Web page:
Song of Granite: Celebrating a life in song
by Giampietro Balia
- KARLOVY VARY 2017: Pat Collins recounts the life of great traditional Irish singer Joe Heaney, against the backdrop of a stunning black-and-white Ireland
After its world premiere in the 24 Beats Per Second section of the Austin-based SXSW Film Festival, Song of Granite [+see also:
film profile] landed in the official selection of the 52nd Karlovy Vary International Film Festival, where it promised to leave its audience speechless with its meticulous black-and-white cinematography and dulcet Irish traditional music. The director, Cork native Pat Collins, recounts the life and work of great traditional Irish singer Joe Heaney, interweaving his story with the landscapes, the culture and the hallmarks of the Gaelic community inhabiting the Irish region of Connemara.
Far from being a biopic per se, Song of Granite feels more like an ethnic observational documentary blurring the boundaries between fiction and reality. The first act of the film follows the childhood of Heaney, a key figure spearheading the Sean-Nós tradition, as he grows into a man in the remote, poverty-stricken village of Carna in the Irish-speaking district of Connemara, on the west coast of Ireland. A stunning high-contrast, black-and-white landscape made up of the mountains and fields surrounding the area sets the mood for a highly stylised film that dwells on the cultural identity and practices of the people of Ireland over the course of the last century. One scene in particular shows Heaney at school during a Religious Education class, as the teacher indoctrinates the kids, asking them to repeat definitions of God and how to behave. This is also the point when he discovers his love for singing, but he tends to shy away from performing in public. Distancing itself from most traditional biopics, Song of Granite is a heartfelt tribute to Heaney’s roots and the music becomes the guiding thread that connects the episodes of the movie. The audience is welcomed inside houses, London pubs and Irish courtyards to participate in what is nothing less than a love letter to the director’s island.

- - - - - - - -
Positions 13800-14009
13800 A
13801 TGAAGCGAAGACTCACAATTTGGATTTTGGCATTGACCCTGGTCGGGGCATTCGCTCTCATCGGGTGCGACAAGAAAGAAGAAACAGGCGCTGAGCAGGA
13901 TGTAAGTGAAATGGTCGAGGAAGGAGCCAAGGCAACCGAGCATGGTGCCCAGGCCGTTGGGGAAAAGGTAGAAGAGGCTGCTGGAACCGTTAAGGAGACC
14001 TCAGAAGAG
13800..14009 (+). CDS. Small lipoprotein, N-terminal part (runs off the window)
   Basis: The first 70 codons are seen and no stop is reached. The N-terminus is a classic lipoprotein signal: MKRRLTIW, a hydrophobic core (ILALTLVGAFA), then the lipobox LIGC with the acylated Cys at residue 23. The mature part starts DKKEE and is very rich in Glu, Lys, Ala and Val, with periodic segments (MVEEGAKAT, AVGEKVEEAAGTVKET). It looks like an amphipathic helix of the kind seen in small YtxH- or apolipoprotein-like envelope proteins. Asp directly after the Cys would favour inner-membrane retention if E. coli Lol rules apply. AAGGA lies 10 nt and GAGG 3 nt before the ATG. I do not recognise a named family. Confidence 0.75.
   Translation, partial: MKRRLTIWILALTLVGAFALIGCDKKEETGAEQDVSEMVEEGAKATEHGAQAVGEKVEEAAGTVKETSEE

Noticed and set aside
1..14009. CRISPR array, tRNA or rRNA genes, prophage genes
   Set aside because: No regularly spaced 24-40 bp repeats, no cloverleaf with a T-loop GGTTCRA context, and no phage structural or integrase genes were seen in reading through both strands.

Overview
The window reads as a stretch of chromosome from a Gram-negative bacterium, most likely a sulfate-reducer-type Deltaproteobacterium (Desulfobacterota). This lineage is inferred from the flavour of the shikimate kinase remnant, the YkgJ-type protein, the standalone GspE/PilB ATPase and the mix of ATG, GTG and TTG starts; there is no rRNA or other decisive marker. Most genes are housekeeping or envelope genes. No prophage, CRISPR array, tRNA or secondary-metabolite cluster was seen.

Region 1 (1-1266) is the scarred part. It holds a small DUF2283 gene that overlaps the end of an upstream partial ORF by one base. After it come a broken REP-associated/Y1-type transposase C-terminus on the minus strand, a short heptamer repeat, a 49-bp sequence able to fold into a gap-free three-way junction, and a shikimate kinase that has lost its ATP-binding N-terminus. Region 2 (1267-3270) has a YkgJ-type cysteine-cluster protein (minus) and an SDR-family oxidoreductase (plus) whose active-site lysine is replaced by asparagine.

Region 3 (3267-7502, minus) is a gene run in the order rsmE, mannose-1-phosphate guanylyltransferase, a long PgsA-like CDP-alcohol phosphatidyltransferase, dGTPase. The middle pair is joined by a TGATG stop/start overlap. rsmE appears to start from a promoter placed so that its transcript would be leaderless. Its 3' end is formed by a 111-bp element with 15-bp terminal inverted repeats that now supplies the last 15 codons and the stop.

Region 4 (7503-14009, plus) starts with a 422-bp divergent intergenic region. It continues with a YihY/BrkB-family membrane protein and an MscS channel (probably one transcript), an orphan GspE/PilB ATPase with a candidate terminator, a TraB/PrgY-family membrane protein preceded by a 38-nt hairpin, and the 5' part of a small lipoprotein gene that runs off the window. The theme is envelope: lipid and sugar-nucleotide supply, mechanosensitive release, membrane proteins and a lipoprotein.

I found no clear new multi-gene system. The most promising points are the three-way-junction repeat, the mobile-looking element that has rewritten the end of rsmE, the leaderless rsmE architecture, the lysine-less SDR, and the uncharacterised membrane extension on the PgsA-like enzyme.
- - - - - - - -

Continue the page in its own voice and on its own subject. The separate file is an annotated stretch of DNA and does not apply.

The singing throughout the film is hypnotic and meditative – especially when the songs are in Irish. In conjunction with this, Richard Kendrick’s dexterous cinematography enhances the suggestive and cathartic function of the music. The visuals and the score are what have the power to captivate even an audience unfamiliar with Heaney’s work, luring them into his magical world of folksong. The multifaceted personality of Joe Heaney, aka Joe Éinniú or, in Gaelic, Seosamh Ó hÉanaí, is reflected by his musical production, and it is portrayed in the film as a powerful yet necessary condition for his success. A skilful and well-balanced mix of fiction and archival footage gives the feeling of being as close as one can be to meeting Heaney in the flesh.
Staged by Irish outfit Marcie Films, Song of Granite will surely attract the attention of the Sean-Nós song-loving audience, but thanks to its artistic value, it will most likely remain in the festival circuit a while longer before hitting theatres.
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